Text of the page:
Moroccan Cooking II: Mixing Moroccan Magic
We had our veggies and spices, we were ready to cook. Souk Cuisine has their kitchen in a Riad in the open-air garden in the middle. Palm trees surrounding and sunlight shining down, we were ready to start Mixing Moroccan Magic.
So what would we be making today?
- Moroccan Salad
- Courgette Salad
- Carrot Salad with Almonds and Raisins
- Sweet Cucumber Salad with Thyme
- Sweet Pumpkin Salad
- Salad with Green Peppers and Tomatoes
- Vegetable Briouates
- Sardine Tagine
The open-air kitchen was divided into 3 working stations that would help make three different meals from the list. We were free to move around from table to table to participate in the making of each item. We had Gemma, the owner and chef of Souk Cuisine, and 3 Moroccan woman helping us with our preparations and cooking.
My table was in charge on the Zaahlouk, Courgette Salad, and Carrot Salad with Almonds and Raisins. I commenced my cooking experience by preparing the items for the Zaahlouk. I started by peeling, and slicing the eggplant. Next was peeling tomatoes, mincing garlic, and adding the right amount of spices.
I headed to the stove to fry my eggplant in oil. I hate frying anything as the splatter from the pan attacks me and it is like being stabbed by little burning pins. So I kept my distance, while making sure my eggplant wasn’t burning. I was determined to have a successful cooking class – sans my usual shinanigans. If only it stayed that way.
I was putting all my fried Eggplant in a bowl next to the stove, the Moroccan woman asked me to take the eggplant I had already fried and start mashing them. She handed me the metal bowl. The metal bowl was immensely hot. I burned my fingers. Shinanigans.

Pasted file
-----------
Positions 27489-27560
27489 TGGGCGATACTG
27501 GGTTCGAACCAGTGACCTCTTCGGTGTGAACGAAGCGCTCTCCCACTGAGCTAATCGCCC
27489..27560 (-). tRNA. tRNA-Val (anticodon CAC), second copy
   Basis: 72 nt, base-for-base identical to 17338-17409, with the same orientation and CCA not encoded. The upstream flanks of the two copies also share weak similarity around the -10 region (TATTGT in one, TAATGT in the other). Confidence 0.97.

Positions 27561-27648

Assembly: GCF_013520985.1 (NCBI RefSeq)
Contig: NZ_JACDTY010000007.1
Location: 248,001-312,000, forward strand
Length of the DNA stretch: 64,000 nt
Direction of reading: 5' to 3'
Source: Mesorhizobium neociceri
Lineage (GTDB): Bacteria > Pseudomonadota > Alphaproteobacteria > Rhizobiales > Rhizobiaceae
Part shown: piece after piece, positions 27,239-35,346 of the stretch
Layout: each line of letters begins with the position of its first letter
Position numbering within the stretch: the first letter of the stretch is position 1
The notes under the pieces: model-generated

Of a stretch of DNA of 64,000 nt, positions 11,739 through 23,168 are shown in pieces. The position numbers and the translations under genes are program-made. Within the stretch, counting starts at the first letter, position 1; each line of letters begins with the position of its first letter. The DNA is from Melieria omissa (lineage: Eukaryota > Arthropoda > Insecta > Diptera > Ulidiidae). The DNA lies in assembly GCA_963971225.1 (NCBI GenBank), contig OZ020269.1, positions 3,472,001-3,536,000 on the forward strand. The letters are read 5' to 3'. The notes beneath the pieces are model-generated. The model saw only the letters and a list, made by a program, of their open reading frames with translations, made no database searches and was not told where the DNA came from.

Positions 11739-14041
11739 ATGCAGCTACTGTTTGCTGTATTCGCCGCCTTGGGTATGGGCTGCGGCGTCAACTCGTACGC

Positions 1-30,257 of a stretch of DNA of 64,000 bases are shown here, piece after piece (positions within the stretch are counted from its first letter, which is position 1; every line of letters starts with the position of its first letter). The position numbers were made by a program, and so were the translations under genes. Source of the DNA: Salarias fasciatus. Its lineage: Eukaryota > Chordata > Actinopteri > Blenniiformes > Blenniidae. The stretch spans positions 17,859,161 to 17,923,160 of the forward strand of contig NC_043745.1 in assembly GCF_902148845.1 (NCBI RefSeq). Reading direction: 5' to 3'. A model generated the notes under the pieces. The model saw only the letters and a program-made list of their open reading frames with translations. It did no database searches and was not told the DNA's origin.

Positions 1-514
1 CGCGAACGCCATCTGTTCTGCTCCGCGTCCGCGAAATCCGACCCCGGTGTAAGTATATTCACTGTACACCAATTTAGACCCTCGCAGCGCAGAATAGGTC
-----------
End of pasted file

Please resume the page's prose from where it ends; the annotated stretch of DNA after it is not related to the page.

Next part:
I moved to another table after I finished my eggplant mashing (mash mash mash) and they were starting the Vegetable Briouates. These are fried, stuffed pastries. Ours were stuffed with vegetables; carrots, zucchini, green pepper, and onions to be precise. Folding the briouates is a process in itself. Folded in triangles, and keeping the stuffing in simultaneously may be a cooking skill beyond my meagre means. But I managed – Introducing my Briouate. Only 50 more to go.
The best part of ANY cooking class for me is the making of desserts. My sweet tooth is insatiable. But the Ghribas, Moroccan cookies, hit the spot. The ingredients were all added to a wide edged plate and kneaded by hand.
They are placed on the BOTTOM of the cookie sheet (yes, upside down) and cookie as such! Nifty little cookies they are. And the dough is delicious too. Just the right amount of sugar.
And at the end of ANY great cooking class – you get to devour the fruits of your labour. And we did. With everything served dantily on the table, we helped ourselves to our creations and realized that, perhaps we weren’t TOO horrible at cooking. Or perhaps the Moroccan ladies scuttling around us correcting our techniques and adding in more spices from every angle helped with the end result being delicious. Either way – The Food was Great.
The cooking class with Souk Cuisine was unique in that you did could participate as little or as much as you wanted. With each table cooking different meals, you have the opportunity of slipping around the room and spending every 5 minutes doing something different. I didn’t feel the class was as intensive as some of my previous cooking classes, but I did highly enjoy the shopping in the market, and the open-air flow of the Riad-functioning-kitchen.
Moroccan Cooking I: To Market We Go
Moroccan Cooking III: Recipes to Enjoy